Data provided to us and analyses of the likely effects of the three shot types on migratory birds indicate that these three shot types are nontoxic. We are concerned, however, because some nontoxic shot types are not widely used, and steel is unacceptable to a percentage of waterfowl hunters. Without alternative nontoxic shot types, hunters might not comply with the requirement for use of nontoxic shot when hunting waterfowl. The hunters who still consider steel an unacceptable alternative might continue to use lead, resulting in a small negative impact to the migratory bird resource. Use of lead shot would also negatively impact wetland habitats because of shot erosion and the ingestion of shot by aquatic animals.

Approving additional nontoxic shot types will likely result in a minor positive long-term impact on waterfowl and wetland habitats. Approval of TBI, TI, and TTB shot types as nontoxic would have a positive impact on the waterfowl resource.

The impact on endangered and threatened species of approval of the three shot types will be small but positive. We obtain a biological opinion pursuant to Section 7 of the Endangered Species Act prior to establishing the seasonal hunting regulations. The hunting regulations promulgated as a result of this consultation remove and alleviate chances of conflict between migratory bird hunting and endangered and threatened species. We also will consult on effects on threatened and endangered species concurrent with the approval of the three shot types.

Our consultations do not address take resulting from noncompliance. Indeed, a factor considered when we developed the regulations banning the use of lead for migratory waterfowl hunting was the impact of lead on endangered and threatened species. Hunter failures to comply with the existing ban on lead are of concern to us. If additional alternatives to lead shot are not available, small amounts of lead shot may be added to the environment, causing a negative impact on endangered and threatened species. We believe noncompliance is of concern, but failure to approve the three shot types as nontoxic would have only a small negative impact on the resource.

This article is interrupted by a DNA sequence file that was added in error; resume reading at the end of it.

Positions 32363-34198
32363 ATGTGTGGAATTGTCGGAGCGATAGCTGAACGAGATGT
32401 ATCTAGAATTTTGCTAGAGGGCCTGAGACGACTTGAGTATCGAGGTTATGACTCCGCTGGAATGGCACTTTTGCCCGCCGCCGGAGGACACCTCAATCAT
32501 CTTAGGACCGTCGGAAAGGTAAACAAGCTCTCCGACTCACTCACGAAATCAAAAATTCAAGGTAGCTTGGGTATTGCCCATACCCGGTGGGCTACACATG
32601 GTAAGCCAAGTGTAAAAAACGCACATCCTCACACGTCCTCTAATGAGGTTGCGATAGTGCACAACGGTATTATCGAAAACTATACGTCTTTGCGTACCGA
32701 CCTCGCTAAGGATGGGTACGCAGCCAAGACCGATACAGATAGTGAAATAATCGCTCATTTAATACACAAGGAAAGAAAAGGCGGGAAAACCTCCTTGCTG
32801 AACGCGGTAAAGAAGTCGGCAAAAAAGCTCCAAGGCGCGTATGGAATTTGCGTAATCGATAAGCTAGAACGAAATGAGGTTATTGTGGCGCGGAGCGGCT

The impact of approval of the three shot types on endangered and threatened species is similar to that described for waterfowl. In the short and long term, approval would provide a positive impact on endangered and threatened species by assuring that the three shot types have been found nontoxic. Also, as alternative shot types, they will further discourage the use of lead during waterfowl hunting and perhaps extend to upland game.

Approval of the three shot types as nontoxic would have a short-term positive impact on ecosystems. Some hunters still shooting lead shot may switch to one of the three shot types. Approval of them as nontoxic will result in positive long-term impact on ecosystems.

In the short and long term, a minor positive impact will result by approving the three shot types as an alternative to other approved nontoxic shot types. People who may have stopped hunting might be encouraged to participate again, and businesses could experience increased activity. Funding support for public programs will increase and product manufacturers will be able to target potential markets.

Cumulative Impacts

We foresee no negative cumulative impacts of approval of the three shot types for waterfowl hunting. Approval of an additional nontoxic shot type should help to further reduce the negative impacts of the use of lead shot for hunting waterfowl and coots. We believe the impacts of approval of the three shot types for waterfowl hunting should be positive both in the United States and elsewhere. Approval of additional nontoxic shot types should help to further reduce lead poisoning of waterfowl that migrate south of the United States for the winter and of animals that prey on them or consume their carcasses.